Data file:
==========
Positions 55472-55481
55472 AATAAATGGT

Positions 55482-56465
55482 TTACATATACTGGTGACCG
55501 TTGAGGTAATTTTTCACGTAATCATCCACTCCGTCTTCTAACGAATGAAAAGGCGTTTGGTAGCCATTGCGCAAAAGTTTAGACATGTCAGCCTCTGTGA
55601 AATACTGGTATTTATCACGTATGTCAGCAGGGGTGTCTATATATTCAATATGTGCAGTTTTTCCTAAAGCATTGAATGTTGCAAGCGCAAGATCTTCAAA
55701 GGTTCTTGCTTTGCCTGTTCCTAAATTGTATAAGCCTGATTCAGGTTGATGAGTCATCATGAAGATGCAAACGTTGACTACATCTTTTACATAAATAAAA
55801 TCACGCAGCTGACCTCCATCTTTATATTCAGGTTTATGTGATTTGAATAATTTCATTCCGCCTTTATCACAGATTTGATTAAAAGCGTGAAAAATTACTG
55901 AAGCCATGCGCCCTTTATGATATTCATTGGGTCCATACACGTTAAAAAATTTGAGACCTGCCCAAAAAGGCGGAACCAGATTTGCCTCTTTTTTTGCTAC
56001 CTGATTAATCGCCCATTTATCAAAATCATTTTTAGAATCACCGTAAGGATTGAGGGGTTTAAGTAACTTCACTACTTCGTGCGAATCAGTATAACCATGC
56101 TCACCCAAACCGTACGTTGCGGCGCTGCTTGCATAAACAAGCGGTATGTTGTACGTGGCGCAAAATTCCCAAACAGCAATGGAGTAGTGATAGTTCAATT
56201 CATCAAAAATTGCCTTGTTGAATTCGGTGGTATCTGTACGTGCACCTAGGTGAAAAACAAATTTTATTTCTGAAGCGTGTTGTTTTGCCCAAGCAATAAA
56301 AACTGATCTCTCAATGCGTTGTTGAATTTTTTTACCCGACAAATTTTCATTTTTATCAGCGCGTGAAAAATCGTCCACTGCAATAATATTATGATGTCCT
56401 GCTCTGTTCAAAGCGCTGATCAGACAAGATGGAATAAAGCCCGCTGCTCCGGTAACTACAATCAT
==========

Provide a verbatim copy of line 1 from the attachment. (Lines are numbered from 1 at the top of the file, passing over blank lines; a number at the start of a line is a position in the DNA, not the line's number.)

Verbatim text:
Positions 55472-55481